The combination of increased use of fertility treatments and rising maternal age has caused a doubling in the rate of twin births in developed countries over the last 40 years, according to a recent study.
In England and Wales, the rate increased from 9.9 twins per 1000 births in 1975 to 16.1 in 2011, while similar increases were reported for the US (from 9.5 to 16.9), Germany (from 9.2 to 17.2) and France (from 9.3 to 17.4).
The increase is due to a higher incidence of fraternal twins, which arise when two eggs are released at the same time and fertilised by two different sperm. This event occurs more frequently in older women, and the authors think this partially accounts for the recent increase in twin births in developed countries.
The other reason for the increase, according to the study, is a 'sharp rise' in fertility treatments. In the early years of IVF it was commonplace to implant three or more embryos, resulting in high multiple birth rates by the year 2000. Ovarian stimulation by hormone treatments also increases the likelihood of two eggs being released at the same time.
'We're not sure if the rate will continue to rise, but the data is increasingly seen as a public health crisis', Gilles Pison, study co-author from the French National Institute for Demographic Studies, told the Independent.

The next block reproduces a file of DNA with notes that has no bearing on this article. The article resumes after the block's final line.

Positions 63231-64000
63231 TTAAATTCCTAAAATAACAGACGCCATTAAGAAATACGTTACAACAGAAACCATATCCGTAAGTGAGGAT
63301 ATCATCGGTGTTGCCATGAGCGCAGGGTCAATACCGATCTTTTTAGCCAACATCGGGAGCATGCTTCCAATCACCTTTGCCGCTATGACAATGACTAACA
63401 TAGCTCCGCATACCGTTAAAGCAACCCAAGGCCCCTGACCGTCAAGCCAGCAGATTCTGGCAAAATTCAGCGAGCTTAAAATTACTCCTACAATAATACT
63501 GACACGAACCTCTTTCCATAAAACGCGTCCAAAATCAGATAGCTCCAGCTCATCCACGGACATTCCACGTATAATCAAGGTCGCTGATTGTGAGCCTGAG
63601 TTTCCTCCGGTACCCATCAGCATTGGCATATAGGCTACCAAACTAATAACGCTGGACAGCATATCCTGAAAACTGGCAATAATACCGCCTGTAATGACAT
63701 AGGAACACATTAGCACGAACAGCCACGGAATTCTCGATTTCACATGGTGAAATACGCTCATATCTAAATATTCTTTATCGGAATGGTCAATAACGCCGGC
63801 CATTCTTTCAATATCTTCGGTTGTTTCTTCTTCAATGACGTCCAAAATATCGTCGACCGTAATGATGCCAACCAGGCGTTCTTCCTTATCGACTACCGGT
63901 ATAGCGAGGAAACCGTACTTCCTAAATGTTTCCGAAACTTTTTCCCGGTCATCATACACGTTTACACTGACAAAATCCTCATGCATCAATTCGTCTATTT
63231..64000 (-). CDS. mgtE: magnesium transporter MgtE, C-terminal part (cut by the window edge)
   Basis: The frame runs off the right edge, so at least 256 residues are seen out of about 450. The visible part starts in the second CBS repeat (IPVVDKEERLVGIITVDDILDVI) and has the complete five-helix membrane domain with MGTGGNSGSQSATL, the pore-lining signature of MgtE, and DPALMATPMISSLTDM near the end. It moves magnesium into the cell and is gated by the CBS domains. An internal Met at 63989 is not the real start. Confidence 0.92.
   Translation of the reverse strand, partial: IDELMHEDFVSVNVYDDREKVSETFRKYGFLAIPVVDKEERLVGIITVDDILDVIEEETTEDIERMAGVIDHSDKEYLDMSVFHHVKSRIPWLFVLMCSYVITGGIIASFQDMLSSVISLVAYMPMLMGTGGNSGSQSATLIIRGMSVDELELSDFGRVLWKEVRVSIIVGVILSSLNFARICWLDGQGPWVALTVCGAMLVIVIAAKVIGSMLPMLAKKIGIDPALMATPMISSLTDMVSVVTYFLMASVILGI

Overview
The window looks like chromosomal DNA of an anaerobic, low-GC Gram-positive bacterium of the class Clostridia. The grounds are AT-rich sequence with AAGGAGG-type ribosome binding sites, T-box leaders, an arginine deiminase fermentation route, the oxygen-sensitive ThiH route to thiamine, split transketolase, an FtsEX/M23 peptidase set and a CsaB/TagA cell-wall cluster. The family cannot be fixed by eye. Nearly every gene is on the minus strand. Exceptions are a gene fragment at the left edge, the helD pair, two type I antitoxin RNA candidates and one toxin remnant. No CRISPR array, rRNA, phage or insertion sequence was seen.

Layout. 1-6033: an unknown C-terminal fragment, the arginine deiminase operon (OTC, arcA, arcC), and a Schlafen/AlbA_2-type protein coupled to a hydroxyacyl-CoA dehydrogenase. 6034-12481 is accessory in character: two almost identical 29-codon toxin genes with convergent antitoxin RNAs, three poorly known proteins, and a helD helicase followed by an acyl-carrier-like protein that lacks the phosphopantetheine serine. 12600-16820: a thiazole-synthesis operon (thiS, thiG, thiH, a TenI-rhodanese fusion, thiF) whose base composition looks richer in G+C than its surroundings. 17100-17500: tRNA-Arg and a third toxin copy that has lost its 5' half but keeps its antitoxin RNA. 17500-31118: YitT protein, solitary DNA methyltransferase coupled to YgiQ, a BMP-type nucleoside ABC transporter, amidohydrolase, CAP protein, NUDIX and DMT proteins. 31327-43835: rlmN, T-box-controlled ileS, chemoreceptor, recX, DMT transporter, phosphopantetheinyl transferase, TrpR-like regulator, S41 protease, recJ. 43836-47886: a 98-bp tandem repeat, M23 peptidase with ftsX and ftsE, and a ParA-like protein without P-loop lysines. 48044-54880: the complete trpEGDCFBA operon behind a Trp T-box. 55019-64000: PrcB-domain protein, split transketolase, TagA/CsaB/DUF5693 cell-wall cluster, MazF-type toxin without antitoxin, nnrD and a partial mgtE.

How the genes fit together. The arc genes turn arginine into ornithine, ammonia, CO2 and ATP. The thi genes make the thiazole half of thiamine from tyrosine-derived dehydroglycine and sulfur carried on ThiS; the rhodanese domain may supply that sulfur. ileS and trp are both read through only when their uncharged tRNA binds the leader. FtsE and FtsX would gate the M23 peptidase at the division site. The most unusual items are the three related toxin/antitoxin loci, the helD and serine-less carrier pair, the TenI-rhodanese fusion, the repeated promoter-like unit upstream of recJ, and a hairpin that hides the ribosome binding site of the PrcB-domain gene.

In the report, published in Population and Development Review, the authors drew attention to the dangers associated with twin births compared to singletons: '[Twin babies] have lower birth weight, more complications at birth, and are more often born premature – all of which are associated with many long-term health problems.'
Multiple births also pose a risk to the mother, with an increased risk of health issues such as pre-eclampsia and postpartum depression.
The authors estimate the effect of fertility treatments on increased twinning rates to be on average 'about three times greater than the effect of delayed childbearing'. To address the high percentages of multiple births following medically assisted reproduction, many countries have introduced guidelines encouraging the transfer of fewer embryos following IVF.
Reflecting these changing practices, researchers observed a decline in multiple births in recent years in around a quarter of the countries studied. In the majority of countries however, including England and Wales, twin births have continued to rise.
The authors think this increase may reflect the increasing number of women turning to fertility treatments and the continuing trend toward later motherhood.
'The number of treatments continues to increase, and the average age of women undergoing these treatments is rising,' the team write.
They suggest that better data should be maintained on the age and nationalities of women having twin births in order to keep track of the impact of policies and practices around medically assisted reproduction.